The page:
Offset: usually this is set to “left” offset. The plasma stream does the best cut on the right side of the path so you want to be on the left side of the line.
How do I zero this out?: I don’t understand this one. If you want “no offset” you would pick “center” compensation.
Can gcode by edited: Yes if you understand all of the gcode values you could. It is usually easier just to re-CAM it. But, in FireControl you can modify some things after the fact. You can re-scale the image, you can increase/decrease the speed of the cut and you can change the pierce delay without reCAMing the gcode.

The only values that flow thru from the tools is

(Now in SheetCAM, the tools values will flow thru once they are set up in SheetCAM). In Fusion 360, you will be taken to another screen during the manufacturing process that basically asks these questions again. They should have looked at your “tool” but they ignored it for some reason:

This is the final screen with Fusion 360 during the Post-processing that you need to enter some of those values that it ignored in your “tool.”

Pierce height is where the torch goes to start the cut. It is usually about 2.5x higher than the cut height.
Pierce delay is the delay from when the signal is sent to turn on the torch and the torch begins its plunge from pierce height to cut height.

I have the Hypertherm 45XP which actually has an etching mode. If your plasma cutter and torch can be set to etch then you could etch with the CNC process. It won’t look as slick as laser, though.

This is about the torch height issue. You might look at this posting on another topic.

And to clear up some questions with gcode: SheetCAM generates a xxx.tap file and Fusion 360 generates a file. They are basically the same thing to FireControl.

If you would like a brief start on understanding the gcode (I know you said you have some experience with it, so I will give you the nearly complete listing of gcode commands):
G-Code Cheat Sheet of Common Commands.pdf (186.4 KB)
G-Codes Explained_ An Introduction to Common G-Code Codes.pdf (201.6 KB)

I get lost in this one:
Every G Code for Your CNC [The Complete List] - Machinist Guides.pdf (1.6 MB) (some do not apply to plasma cutting)

Here are the most important/often used g-code commands:
G-code explanations with information compiled from notations from @DS690, Langmuir
document (G-Code Command Sheet) and
This is how the gcode will look at the beginning of each cut loop:
G92 Z0. - Set Z axis zero at the current location
G38.2 Z-5.0 F100.0 - Drive the Z axis down (up to 5 inches) @ 100 inches/min until it opens the
IHS switch on the Z axis
G38.4 Z0.5 F20.0 - Raise the Z axis (up to .5") @ 20 inches/min until it closes the IHS switch
G92 Z0.0 - Set the Z axis zero at the current location
G0 Z0.02 (IHS Backlash) - Raise the Z-axis .02" to account for backlash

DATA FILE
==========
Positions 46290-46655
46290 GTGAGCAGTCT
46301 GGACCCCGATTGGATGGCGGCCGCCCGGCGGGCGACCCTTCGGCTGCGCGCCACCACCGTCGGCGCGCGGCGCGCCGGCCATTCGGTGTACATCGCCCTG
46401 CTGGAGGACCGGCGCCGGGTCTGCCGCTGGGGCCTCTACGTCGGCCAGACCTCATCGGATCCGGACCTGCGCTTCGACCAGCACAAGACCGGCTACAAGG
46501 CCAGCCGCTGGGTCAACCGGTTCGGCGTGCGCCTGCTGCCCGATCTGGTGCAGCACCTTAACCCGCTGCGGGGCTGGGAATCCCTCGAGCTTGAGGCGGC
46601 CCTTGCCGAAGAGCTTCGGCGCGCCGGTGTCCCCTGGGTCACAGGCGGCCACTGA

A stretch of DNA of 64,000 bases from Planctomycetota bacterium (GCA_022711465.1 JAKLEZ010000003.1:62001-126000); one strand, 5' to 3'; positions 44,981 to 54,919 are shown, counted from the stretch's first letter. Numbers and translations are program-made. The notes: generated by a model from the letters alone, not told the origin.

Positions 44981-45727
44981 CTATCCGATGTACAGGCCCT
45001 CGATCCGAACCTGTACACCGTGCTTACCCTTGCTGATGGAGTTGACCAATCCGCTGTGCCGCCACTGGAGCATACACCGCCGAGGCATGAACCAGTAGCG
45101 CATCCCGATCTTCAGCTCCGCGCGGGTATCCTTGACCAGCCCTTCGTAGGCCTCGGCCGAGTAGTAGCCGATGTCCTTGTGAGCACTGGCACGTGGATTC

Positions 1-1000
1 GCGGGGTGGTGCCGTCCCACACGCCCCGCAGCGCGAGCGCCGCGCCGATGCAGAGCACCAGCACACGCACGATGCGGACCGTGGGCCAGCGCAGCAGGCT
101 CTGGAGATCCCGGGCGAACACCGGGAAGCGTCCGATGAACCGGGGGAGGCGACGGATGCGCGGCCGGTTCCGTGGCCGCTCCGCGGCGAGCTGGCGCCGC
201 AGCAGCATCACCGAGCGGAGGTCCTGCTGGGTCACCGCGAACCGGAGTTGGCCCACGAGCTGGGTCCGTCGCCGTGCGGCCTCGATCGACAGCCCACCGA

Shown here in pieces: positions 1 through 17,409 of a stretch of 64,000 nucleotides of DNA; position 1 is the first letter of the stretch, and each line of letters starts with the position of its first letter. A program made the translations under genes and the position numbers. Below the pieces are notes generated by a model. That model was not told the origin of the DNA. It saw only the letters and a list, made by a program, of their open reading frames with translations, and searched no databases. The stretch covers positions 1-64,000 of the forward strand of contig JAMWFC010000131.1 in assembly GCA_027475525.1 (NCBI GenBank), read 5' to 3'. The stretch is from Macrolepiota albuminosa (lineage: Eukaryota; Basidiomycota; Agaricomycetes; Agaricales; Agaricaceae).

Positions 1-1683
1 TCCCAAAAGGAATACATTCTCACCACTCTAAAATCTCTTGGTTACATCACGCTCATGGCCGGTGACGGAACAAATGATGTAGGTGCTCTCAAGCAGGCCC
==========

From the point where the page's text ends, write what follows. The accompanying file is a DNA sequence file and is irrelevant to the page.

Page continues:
G92 Z0.0 - Set the Z axis zero at the current location
G0 Z0.15 (Pierce Height) - Raise the Z axis to pierce height
M3 - Torch on
G4 P1 - Pause (in this case 1.0 seconds for Pierce Delay)
G1 Z0.06 F70.0 (Cut Height) - Lower the Z axis to cut height @ 70 inches/min
H1 - turn on the Torch Height Controller
Additional commands you might see include:
G00 Fast move
G01 Linear interpolation
G02 Circular interpolation CW
G03 Circular interpolation CCW
G17 XY plane designate
G20 Set English units (inches)
G21 Set metric units (mm)
H0 - turn off THC
M5 -torch off

Langmuir adds:
H0 is written into the preamble of every program to ensure that the machine controller has
control of the Z-Axis to perform the IHS sequence:
G90 G94
H1 is written once the torch has fired, delayed, and moved to Cut Height - before starting a cut
loop. Once the cut loop has finished and the torch must retract for the rapid to the next cu, the
Machine controller needs to be in control of the Z-Axis so an H0 is again written, generally
before the Torch Off (M5) command.
And the last line of code must be: M30 - end program
The very last line needs to be the program speed (cut speed) in parenthesis like (PS120) so this
will appear as:
Version Comment
The first line in a FireControl Posted Program contains a comment that identifies the version
of the post processor that generated the program. This comment is intended for use with the
two Langmuir Systems supported Posts: Autodesk Fusion and SheetCAM.
Note: If you are developing your own post, be sure to use either (v1.6-af) or (v1.6-sc) in the Wrst
line of your program to ensure that FireControl will accept it. If you publish your post online,
please make Langmuir Systems aware by contacting our support team and we can assign a
character code for your post so that future versions of FireControl will accept it without
needing to mask as Fusion or SheetCAM.
G90 G94